By the Potencia correspondent
In early May, authorities in Chile gave the green light to a controversial hydroelectric project, namely the 2750 MW HidroAysen, which has been presented as crucial to meeting the country's growing energy demands, but many worry it represents a potential environmental hazard.
As thousands of protesters took to the streets, the multi-billion dollar investment was approved. Its defenders believe it is what the Chile needs to meet a shortfall in energy generation.
Once completed it is expected to produce 2.75 GW of electricity, which is the equivalent to 20 per cent of the country’s current capacity. In return, this would help mitigate Chile's energy demand, which is expected to increase to 80 per cent by 2025.
The project encompasses the construction of five hydroelectric power stations, two along the Baker River and three on the Pascua River, in an area approximately 1600 km south of Santiago, officials have said.
The protests are set to continue despite claims of the heavy use of water hoses and tear gas by autjorities. Late in May, thousands took to the streets again, leaving both protesters and law enforcers injured.
Separately, the New York Times said the construction of this project could be "potentially disastrous". It urged the Natural Environmental Commission to reject the project.
Opponents of the project believe the energy generated by HidroAysen would be used chiefly for the mining sector. They believe the environmental review has been flawed, and that the Chilean government should pursue solar and wind energy generation to counter potentially huge damage to the environment.
Local opinion polls have shown that most Chileans also oppose the project.
Opposition to the project comes as recent estimates highlight the country must double its current installed capacity of 15 000 MW over the next ten years to keep up with demand.
However, the project's controlling consortium of Chile's Endesa and the Spanish firm Colbun SA have said the project is environmentally sound as it would produce clean, renewable energy and diminish demand for imported fossil fuels.
Chile's president, Sebastian Pinera, has also defended the project: "If HidroAysen is approved it would be 100 per cent in compliance with environmental legislation. If we don't have hydroelectric energy, there will be more coal fired power plants."
Already the initial costs of the project are said to be much higher than expected. Endesa CFO Eduardo Escaffi said at the BNamericas Hydropower Summit Latin America in São Paulo that the project is likely to cost around $10bn. Previous cost estimates of the project stated investment would be around $7bn.
It is expected to take five decades to build. HidroAysen will also need to construct an almost 2000-km power transmission line to transmit the electricity to central Chile, which will cut through vast swaths of untouched land.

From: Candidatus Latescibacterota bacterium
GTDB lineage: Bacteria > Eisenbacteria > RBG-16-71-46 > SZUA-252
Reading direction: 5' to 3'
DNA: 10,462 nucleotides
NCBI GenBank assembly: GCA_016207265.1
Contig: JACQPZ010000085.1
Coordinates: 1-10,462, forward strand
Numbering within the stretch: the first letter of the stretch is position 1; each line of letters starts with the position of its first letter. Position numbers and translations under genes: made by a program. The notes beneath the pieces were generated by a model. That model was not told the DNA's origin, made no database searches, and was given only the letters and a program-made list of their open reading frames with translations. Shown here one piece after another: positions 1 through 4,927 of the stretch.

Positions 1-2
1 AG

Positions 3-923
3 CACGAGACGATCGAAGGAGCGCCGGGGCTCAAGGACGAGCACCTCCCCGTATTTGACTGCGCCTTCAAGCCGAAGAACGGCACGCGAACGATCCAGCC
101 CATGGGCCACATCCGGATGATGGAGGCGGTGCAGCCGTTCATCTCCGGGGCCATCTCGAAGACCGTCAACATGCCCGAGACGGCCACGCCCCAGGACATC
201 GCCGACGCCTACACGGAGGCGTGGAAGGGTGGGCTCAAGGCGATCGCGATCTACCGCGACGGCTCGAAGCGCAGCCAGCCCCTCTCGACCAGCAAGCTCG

The project still requires an environmental impact study for its transmission line, which it expects to carry out by the end of 2011.
HydroAysen is not the only project that has proven controversial in the South American nation. There has also been considerable opposition to the Hacienda Castilla coal fired power project in the north of the country, which was approved earlier this year by the environmental authorities.
Brazilian billionaire Eike Batista's MPX Energia SA is developing the coal fired power plant, which is expected to have an installed capacity of 2227 MW.
HydroAysen is not the only hydro power projects in the region either. Accenture sales director Mickey Peters recently said hydropower is set to maintain its supremacy in the region.
According to Peters, 70-90 GW of new capacity will come online in the region by 2035, including Brazil's 11.2 GW Belo Monte and HidroAysen, meaning investments in the order of $100bn to $140bn, BNamericas reported.
Parallel to the construction of new projects, Chile's government has created a new body to consult on the country's long-term energy mix and provide a platform for debate.
Chile has targeted 20 per cent of installed capacity from non-conventional renewable sources in the next decade, and this new committee will help to identify how to make up the other 80 per cent, according to Laurence Golborne, mining and energy minister.
The experts will analyze different generation options, including traditional thermo and hydro sources, and transmission issues, authorities have said.
According to IHS Global Insight Daily Analysis, the implications of the government's energy policy are delicate as the subject of energy has become a hot political issue.
"The Energy Ministry's achievements over the past year seem fairly modest but if, as expected, the government accepts the Environmental Committee's verdict on the HidroAysen project and the proposed interconnection between the country's two main grids also goes ahead, then the Piñera administration will leave a more substantial legacy to the energy sector," IHS said in a note to investors.